Comment Re:But that would destroy the economy! (Score 2) 183

If people can store cash in their mattress, you can't jack up negative interest rates and force consumers to spend like they should! The flow of money to the 1% would decrease slightly! Won't anyone think of the 1%?

No, you just print more money, and hand it to the 1%. That keeps the money flowing that direction, and devalues the cash in mattresses.

Comment Re: Smart! (Score 2) 183

I can imagine many gov't entities that may choose to not accept 'cash', because accepting cash requires additional security that checks, CC, and money orders don't, requires you to keep sufficient change on-hand, make bank deposits, etc.

No, government agencies cannot refuse to accept cash for anything which is mandatory, and they can't refuse pennies either. On the other hand, if you think pissing off your local government with a shitstorm of pennies is a good idea, you've got another think coming. The definition of legal tender is that you can use it to settle a debt. If someone doesn't want your pennies, they have to tell you before you incur the debt that they won't accept them, same as how a gas station has to post a sign saying no 100s if they don't want those and they let you pump before paying.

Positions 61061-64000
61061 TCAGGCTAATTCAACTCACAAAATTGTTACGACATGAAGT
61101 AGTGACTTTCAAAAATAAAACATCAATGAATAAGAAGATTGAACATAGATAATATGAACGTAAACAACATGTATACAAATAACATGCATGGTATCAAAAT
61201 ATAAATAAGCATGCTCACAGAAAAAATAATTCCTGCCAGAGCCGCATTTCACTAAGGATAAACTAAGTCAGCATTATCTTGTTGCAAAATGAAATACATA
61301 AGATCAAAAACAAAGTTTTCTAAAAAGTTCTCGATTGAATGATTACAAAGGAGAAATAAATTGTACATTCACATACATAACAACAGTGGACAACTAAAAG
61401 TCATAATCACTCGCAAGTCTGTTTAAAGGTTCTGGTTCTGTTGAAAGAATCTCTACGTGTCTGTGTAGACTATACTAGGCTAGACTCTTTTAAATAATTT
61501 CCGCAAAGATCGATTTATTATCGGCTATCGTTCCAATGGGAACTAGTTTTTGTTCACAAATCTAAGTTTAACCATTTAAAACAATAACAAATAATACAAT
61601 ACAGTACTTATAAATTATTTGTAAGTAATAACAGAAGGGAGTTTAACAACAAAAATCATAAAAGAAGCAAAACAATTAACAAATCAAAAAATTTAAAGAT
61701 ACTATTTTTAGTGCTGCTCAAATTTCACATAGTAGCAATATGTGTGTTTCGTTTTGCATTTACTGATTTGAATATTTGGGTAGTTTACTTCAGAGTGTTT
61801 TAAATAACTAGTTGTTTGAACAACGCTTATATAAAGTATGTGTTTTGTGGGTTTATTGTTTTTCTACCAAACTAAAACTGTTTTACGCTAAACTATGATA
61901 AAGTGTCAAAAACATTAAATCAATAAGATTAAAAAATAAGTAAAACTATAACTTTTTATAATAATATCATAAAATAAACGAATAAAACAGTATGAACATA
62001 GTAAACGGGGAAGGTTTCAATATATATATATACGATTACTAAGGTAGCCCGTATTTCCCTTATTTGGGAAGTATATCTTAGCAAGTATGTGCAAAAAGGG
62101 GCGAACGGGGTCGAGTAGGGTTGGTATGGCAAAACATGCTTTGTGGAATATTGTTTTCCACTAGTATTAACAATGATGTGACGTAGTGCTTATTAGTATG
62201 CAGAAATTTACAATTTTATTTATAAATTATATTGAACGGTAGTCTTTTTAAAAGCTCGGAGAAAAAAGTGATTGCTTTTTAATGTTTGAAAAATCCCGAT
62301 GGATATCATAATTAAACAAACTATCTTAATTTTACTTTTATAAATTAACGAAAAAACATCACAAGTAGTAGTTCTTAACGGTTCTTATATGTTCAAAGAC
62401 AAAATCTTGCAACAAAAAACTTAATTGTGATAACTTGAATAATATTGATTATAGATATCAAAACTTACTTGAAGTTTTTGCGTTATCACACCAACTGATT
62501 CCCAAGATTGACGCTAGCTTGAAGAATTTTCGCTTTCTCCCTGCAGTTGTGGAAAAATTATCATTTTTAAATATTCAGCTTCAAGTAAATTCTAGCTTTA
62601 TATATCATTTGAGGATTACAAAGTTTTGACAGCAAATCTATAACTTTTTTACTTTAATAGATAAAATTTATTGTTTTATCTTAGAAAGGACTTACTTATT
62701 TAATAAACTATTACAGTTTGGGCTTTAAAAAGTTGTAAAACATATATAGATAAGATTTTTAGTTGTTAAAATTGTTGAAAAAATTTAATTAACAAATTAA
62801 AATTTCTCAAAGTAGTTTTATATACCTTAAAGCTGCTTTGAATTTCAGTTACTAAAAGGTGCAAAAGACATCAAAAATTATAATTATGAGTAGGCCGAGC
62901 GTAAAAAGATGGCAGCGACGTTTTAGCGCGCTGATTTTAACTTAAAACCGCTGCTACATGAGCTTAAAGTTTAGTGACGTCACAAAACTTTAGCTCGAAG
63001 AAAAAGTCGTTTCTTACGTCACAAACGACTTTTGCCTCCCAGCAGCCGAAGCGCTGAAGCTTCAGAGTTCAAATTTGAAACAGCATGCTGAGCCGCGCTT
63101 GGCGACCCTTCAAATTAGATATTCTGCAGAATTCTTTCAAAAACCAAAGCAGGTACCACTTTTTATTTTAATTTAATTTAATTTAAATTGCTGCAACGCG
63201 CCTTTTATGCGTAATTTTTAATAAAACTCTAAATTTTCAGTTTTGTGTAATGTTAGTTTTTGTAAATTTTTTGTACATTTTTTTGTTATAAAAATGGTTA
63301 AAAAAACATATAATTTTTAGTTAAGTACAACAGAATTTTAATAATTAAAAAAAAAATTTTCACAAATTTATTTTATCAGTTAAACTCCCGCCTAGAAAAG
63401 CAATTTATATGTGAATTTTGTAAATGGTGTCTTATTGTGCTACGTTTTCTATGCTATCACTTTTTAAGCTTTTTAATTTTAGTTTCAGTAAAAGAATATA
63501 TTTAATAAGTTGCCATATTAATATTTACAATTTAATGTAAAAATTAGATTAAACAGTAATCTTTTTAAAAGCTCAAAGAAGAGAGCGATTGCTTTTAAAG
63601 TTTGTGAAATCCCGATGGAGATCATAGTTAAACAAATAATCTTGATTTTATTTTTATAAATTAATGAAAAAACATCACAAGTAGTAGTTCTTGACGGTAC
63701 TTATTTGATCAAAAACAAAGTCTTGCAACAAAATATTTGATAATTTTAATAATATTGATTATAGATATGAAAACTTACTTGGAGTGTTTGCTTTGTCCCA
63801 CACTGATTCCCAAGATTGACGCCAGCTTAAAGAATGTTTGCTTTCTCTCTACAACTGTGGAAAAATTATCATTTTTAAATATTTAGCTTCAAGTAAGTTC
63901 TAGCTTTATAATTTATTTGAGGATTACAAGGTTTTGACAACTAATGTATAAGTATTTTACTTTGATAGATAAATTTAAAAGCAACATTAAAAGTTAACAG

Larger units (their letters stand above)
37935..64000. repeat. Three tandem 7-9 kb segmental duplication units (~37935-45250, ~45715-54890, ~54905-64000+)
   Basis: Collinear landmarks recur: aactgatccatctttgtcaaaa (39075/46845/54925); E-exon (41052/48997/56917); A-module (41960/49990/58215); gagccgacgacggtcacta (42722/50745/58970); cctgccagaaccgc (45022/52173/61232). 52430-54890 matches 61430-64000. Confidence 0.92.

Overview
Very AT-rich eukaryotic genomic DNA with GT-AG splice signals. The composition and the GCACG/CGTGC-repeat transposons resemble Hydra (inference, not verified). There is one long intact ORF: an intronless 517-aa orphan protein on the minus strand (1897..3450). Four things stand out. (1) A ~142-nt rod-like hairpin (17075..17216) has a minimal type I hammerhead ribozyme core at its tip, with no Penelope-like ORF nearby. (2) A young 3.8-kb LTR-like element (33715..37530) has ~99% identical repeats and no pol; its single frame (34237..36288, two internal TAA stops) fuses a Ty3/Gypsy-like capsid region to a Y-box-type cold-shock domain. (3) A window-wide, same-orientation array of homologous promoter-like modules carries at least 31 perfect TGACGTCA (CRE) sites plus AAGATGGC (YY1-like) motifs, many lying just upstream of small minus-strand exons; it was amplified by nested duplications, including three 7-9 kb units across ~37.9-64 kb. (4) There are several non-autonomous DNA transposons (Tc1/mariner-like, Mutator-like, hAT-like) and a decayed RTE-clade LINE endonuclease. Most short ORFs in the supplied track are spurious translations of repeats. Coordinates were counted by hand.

Comment Re:'Reversable' (Score 2) 113

Or better yet just spill that forty of Old English 800 right on your keyboard

Eew. I'll have you know I drink quality microbrews, they match my neckbeard. Right now my favorite is Knee Deep, but I'm a hophead.

Don't worry without shitposting on Slashdot

Well sorry, I come from BBSes and USENET. My people invented shitposting.